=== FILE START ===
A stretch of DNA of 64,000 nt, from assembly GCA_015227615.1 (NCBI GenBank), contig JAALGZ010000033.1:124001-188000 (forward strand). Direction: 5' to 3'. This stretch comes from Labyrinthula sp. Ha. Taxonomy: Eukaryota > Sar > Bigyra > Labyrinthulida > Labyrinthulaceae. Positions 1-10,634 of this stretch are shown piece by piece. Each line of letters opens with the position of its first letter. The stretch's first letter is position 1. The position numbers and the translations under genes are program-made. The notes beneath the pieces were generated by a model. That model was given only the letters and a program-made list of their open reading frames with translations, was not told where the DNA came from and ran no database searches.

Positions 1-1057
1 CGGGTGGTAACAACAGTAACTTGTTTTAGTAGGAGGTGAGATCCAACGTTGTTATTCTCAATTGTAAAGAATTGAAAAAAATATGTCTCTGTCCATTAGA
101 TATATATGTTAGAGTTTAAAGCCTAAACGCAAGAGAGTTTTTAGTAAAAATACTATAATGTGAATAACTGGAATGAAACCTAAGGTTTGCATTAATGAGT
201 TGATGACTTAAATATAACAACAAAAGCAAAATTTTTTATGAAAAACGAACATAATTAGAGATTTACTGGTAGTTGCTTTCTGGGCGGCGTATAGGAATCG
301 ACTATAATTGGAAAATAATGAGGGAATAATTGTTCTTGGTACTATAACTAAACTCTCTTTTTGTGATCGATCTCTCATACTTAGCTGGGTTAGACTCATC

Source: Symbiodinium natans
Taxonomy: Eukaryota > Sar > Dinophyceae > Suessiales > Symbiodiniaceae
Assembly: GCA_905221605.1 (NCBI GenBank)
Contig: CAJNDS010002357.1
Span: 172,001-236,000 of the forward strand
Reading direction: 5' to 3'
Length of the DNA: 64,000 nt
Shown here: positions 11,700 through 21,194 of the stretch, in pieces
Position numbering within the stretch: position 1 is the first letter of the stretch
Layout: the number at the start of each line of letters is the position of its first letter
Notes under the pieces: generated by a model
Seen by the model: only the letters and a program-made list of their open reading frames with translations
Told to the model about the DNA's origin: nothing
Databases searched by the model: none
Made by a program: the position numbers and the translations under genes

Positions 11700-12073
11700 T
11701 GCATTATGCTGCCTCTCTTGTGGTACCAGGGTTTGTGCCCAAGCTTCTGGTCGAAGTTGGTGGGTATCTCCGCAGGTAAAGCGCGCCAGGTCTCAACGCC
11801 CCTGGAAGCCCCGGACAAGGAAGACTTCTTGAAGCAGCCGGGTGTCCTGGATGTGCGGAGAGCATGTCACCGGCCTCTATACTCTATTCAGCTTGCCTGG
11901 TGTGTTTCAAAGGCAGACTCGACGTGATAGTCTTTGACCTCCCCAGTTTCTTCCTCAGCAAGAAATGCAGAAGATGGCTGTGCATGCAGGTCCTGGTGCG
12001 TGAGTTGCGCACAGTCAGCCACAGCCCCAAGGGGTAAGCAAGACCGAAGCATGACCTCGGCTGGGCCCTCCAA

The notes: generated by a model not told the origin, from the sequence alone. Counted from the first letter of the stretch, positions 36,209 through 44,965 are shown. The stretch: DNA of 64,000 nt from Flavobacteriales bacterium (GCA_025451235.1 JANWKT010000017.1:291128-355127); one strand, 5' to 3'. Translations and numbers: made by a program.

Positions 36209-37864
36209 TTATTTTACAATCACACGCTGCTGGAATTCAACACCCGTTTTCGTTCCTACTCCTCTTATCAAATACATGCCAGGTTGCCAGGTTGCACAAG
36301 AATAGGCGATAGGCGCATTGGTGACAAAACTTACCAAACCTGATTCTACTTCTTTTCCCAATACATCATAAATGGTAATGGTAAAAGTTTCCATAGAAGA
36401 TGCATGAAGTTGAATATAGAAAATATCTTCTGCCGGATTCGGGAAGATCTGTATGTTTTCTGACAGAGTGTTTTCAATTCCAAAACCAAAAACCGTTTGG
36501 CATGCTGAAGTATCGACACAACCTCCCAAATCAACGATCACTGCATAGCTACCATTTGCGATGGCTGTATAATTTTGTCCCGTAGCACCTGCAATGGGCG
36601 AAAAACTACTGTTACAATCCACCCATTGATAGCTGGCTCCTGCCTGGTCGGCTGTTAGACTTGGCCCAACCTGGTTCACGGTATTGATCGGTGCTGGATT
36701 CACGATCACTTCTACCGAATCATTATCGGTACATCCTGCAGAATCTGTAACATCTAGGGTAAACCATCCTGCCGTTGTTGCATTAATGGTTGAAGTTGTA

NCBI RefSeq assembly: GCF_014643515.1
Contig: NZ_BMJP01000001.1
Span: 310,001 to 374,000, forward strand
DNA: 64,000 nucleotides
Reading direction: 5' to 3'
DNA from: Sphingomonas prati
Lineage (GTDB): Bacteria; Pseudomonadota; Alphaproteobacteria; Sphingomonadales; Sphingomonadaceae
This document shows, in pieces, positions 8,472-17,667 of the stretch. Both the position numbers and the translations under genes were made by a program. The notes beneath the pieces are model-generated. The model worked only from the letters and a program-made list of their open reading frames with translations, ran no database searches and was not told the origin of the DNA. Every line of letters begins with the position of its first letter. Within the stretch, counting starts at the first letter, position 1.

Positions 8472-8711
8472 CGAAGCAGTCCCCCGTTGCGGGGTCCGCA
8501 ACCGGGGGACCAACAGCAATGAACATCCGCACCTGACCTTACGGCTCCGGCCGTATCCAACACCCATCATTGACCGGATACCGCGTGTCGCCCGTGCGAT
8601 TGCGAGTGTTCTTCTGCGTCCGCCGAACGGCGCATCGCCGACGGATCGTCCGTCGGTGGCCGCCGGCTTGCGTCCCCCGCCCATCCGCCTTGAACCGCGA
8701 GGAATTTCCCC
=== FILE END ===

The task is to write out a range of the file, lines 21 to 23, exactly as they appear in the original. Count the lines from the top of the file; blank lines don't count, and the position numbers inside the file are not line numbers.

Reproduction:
Made by a program: the position numbers and the translations under genes

Positions 11700-12073
11700 T